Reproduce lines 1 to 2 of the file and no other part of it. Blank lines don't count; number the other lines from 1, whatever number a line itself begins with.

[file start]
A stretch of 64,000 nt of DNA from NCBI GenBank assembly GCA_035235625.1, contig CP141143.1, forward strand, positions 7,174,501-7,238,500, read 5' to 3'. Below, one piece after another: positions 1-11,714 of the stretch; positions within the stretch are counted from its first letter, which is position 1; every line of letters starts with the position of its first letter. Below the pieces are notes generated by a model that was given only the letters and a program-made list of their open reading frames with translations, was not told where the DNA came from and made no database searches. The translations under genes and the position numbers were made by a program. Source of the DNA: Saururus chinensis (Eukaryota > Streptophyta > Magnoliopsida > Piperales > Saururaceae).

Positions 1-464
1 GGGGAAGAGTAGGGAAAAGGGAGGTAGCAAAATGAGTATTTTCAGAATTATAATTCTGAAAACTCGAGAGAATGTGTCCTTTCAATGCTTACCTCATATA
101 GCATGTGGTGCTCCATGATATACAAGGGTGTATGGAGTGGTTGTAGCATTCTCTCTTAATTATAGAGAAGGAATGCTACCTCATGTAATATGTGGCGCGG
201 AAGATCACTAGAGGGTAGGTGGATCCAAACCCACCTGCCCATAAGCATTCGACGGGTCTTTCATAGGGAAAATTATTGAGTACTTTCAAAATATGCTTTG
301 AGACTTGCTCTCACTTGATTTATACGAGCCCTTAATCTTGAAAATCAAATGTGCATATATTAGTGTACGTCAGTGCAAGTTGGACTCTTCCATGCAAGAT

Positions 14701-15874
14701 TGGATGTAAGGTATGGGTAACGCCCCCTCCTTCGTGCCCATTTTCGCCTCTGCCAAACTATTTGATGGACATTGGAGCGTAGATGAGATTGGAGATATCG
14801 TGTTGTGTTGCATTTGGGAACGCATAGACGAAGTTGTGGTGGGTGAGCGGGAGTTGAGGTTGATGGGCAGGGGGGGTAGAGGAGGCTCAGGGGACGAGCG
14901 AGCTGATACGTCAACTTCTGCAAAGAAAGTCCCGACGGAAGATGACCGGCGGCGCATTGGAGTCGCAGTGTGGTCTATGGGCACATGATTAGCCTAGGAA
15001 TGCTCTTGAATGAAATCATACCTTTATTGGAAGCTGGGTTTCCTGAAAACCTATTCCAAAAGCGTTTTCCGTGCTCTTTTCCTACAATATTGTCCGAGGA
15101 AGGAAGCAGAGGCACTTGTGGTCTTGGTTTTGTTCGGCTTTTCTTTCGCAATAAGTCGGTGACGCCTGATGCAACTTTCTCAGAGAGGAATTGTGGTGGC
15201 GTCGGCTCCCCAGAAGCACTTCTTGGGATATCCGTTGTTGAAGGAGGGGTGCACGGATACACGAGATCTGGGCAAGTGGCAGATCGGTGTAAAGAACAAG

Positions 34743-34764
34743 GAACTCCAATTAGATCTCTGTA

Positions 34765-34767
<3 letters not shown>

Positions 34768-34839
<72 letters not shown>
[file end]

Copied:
A stretch of 64,000 nt of DNA from NCBI GenBank assembly GCA_035235625.1, contig CP141143.1, forward strand, positions 7,174,501-7,238,500, read 5' to 3'. Below, one piece after another: positions 1-11,714 of the stretch; positions within the stretch are counted from its first letter, which is position 1; every line of letters starts with the position of its first letter. Below the pieces are notes generated by a model that was given only the letters and a program-made list of their open reading frames with translations, was not told where the DNA came from and made no database searches. The translations under genes and the position numbers were made by a program. Source of the DNA: Saururus chinensis (Eukaryota > Streptophyta > Magnoliopsida > Piperales > Saururaceae).

Positions 1-464